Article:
When a part of a Nitella cell, A, is covered with water and the rest of the cell, B, is in contact with a toxic solution there is an escape of solutes at B. This is followed by the escape of solutes at A which causes the death of A. Water enters at A, flows along inside the cell, and escapes at B carrying solutes with it. When this is prevented by covering A with mineral oil the escape of solutes at A is delayed and the life of A is correspondingly prolonged. It is remarkable that this occurs in spite of the fact that the hydrostatic pressure inside the cell (turgor) drops from 6.4 atmospheres to zero.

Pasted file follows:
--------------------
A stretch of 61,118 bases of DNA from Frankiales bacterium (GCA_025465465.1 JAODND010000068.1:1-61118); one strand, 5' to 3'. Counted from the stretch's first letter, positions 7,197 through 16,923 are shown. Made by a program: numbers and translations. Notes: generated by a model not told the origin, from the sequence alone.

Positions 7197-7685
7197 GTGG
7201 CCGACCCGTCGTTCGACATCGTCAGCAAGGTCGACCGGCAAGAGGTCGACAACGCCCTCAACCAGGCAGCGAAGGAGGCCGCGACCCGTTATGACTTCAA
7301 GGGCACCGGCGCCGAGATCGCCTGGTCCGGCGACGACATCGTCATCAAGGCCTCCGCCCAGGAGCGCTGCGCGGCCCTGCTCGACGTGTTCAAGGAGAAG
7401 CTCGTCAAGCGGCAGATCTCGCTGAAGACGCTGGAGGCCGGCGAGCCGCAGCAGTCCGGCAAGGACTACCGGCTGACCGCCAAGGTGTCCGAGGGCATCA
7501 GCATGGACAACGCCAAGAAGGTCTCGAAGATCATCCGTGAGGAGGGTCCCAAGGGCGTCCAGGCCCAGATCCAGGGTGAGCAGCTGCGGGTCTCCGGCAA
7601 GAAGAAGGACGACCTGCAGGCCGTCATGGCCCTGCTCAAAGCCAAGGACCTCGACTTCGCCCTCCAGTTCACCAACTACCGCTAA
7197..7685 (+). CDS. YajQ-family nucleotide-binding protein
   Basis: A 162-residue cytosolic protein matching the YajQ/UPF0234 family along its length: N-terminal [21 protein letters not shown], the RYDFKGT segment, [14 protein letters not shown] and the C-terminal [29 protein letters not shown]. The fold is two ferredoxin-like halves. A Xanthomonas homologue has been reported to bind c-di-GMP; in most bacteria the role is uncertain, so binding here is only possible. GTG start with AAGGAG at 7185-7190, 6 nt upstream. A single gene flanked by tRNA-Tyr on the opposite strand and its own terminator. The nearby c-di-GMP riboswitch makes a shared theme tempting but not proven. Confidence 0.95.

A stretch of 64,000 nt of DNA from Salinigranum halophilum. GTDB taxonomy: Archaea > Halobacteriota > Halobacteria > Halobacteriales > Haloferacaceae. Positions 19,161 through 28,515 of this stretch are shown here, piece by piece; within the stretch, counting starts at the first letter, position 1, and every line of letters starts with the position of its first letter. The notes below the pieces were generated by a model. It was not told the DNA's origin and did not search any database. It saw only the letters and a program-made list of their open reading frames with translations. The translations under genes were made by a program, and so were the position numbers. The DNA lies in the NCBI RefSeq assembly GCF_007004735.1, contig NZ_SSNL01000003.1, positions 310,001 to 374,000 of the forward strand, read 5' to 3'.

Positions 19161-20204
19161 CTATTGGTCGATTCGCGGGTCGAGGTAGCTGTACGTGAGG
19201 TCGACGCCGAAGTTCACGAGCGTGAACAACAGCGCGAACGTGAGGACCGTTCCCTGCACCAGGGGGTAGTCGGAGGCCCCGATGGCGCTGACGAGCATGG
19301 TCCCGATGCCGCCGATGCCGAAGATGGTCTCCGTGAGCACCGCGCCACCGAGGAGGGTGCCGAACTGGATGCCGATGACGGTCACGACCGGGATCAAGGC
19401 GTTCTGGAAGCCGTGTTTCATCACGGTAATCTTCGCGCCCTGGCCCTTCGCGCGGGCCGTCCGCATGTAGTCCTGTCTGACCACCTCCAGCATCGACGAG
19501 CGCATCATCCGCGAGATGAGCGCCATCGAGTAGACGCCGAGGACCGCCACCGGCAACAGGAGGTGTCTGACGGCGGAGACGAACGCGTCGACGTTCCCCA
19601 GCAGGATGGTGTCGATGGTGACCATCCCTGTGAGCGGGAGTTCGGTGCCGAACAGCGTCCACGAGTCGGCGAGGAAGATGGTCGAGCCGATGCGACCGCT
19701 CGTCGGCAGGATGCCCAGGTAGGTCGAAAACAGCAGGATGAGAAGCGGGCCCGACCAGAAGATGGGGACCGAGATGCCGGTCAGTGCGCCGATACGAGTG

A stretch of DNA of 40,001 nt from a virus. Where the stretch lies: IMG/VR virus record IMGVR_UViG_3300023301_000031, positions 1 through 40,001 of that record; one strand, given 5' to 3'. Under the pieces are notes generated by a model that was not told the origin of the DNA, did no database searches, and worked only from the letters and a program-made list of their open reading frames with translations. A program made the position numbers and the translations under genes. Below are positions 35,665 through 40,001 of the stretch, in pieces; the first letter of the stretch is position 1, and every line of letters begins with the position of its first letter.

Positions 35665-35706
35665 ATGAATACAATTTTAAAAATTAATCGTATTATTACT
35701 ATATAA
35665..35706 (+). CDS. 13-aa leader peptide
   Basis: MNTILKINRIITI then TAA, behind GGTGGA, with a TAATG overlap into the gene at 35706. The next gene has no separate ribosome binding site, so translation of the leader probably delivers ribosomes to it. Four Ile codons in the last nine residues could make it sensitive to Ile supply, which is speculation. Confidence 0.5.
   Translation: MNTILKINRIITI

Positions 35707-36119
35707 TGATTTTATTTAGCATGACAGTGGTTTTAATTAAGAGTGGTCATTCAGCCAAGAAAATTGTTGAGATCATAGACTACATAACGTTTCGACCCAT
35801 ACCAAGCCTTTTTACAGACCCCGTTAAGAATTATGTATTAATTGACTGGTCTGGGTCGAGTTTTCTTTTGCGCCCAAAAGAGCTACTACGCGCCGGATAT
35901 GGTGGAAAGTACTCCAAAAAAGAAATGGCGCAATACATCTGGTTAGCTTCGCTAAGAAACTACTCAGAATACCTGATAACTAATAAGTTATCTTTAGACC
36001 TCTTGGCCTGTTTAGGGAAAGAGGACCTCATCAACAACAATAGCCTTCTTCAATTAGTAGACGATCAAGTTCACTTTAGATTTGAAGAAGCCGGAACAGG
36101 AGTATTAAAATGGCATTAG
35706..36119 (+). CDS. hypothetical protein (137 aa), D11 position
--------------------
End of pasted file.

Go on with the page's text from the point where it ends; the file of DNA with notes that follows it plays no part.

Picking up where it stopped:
It would seem that A might not be affected by the death of B if the escape of solutes could be prevented.